United Kingdom Purcell, Handel, Linley, Britten, Mendelssohn, Elgar, Gershwin et al: Catherine Bott (soprano), James Bowman (counter-tenor), Jonathan Cohen (piano), Three Choirs Festival, Blackfriars Priory, Gloucester, 2.8.2013 (RJ)
Two (or three?) musical stalwarts were in action in this event described as a “Summer Serenade”. Both singers have been part of the musical establishment for as long as I can remember, and although Catherine Bott has moved over to become a radio presenter this is certainly not because she has lost her singing voice.
The recital was more or less what one expected, but there were some surprises. One was that the seating in Blackfriars Priory had been completely rearranged in response to complaints from members of the audience, and in the new set up the singers were performing in the round.
Another surprise was to find James Bowman in such good shape and in good voice. Recruited to sing Oberon in the premire of Britten’s A Midsummer Night’s Dream he has had a busy and successful career but decided to pack in London recitals in 2011. Fortunately, he is still prepared to perform in venues outside the capital, so the packed Gloucester audience was able to heard him reprise Oberon’s Song “I know a bank where the wild thyme grows” with great authority and expression. Catherine Bott followed this with Titania’s “Come, now a roundel” from the same Britten opera. They turned to Mendelssohn for his setting of Shakespeare’s “Ye Spotted Snakes” which proved to be a fine blend of good cheer and Romanticism.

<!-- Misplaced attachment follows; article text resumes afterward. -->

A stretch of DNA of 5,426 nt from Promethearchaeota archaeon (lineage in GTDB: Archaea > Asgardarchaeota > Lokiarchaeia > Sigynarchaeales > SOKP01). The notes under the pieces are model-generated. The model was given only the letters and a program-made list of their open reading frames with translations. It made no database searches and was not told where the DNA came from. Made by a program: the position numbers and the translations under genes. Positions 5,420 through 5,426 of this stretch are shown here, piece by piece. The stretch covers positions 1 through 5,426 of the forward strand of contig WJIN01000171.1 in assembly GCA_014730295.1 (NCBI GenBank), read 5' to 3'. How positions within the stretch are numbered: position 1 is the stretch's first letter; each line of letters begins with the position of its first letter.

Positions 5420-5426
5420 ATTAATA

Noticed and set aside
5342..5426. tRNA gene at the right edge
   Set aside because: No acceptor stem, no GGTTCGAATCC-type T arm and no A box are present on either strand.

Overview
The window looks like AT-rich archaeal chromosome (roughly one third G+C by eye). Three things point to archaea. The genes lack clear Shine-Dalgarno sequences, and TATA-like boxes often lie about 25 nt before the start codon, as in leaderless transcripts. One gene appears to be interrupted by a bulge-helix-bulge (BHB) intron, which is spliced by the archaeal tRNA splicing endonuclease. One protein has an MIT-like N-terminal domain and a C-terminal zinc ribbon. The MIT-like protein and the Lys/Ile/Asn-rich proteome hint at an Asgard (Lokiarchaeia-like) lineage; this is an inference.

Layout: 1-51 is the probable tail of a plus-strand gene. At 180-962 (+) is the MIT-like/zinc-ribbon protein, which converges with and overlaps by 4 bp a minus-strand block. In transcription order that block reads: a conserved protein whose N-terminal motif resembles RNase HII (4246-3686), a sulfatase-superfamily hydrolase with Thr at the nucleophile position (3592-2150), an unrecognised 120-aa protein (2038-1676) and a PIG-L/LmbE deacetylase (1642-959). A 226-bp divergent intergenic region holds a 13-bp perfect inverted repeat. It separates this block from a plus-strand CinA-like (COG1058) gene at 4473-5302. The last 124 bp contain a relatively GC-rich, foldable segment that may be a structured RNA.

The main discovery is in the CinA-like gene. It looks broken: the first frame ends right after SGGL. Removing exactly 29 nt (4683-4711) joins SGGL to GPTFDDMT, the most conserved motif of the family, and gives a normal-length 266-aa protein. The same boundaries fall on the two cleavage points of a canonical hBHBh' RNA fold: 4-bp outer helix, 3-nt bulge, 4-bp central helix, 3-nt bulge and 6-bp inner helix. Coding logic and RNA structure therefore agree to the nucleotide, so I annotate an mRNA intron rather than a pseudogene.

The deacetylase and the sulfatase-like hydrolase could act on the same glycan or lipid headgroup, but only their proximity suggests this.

Both singers are great exponents of the Baroque and they started their recital with a rousing version of Purcell’s “Sound the Trumpet” followed by the duet “Pur ti miro” from L’incoronazione Di Poppea. They then transformed themselves into Cleopatra and Caesar for the lovely “Caro bella” from Handel’s Giulio Cesare. But I got the impression that here were two established musicians who were prepared to push back the boundaries for the sheer fun (or hell) of it. James Bowman, for instance, gave striking interpretations of Gershwin’s “Summertime” and “Where Corals Lie” from Elgar’s Sea Pictures, and the duo regaled us with an extract from “Private Lives” with an excellent impression of Noel Coward from Mr Bowman.
Both singers seemed determined that amid the artistry there should be a lighter side to the recital. Catherine Bott showed the way with the music hall song “It’s all right in the summertime” made famous by Ada Jones. The duo made a creditable attempt at the G&S song “Three Little Maids from School” with pianist Jonathan Cohen as the third maid. Mr Cohen later had the stage to himself for a jaunty account of Grainger’s Handel in the Strand. The wit of Flanders and Swann and Kit and the Widow featured, but I particularly enjoyed the freshness and vigour the singers imparted to “Summer and sunshine and falling in love” from Salad Days, even though the singers’ own salad days (one suspects) are only a dim memory to them!
This was a splendid afternoon’s entertainment from two singers – and a pianist – who clearly enjoy working with each other and know how to put a programme together which will both stimulate and delight.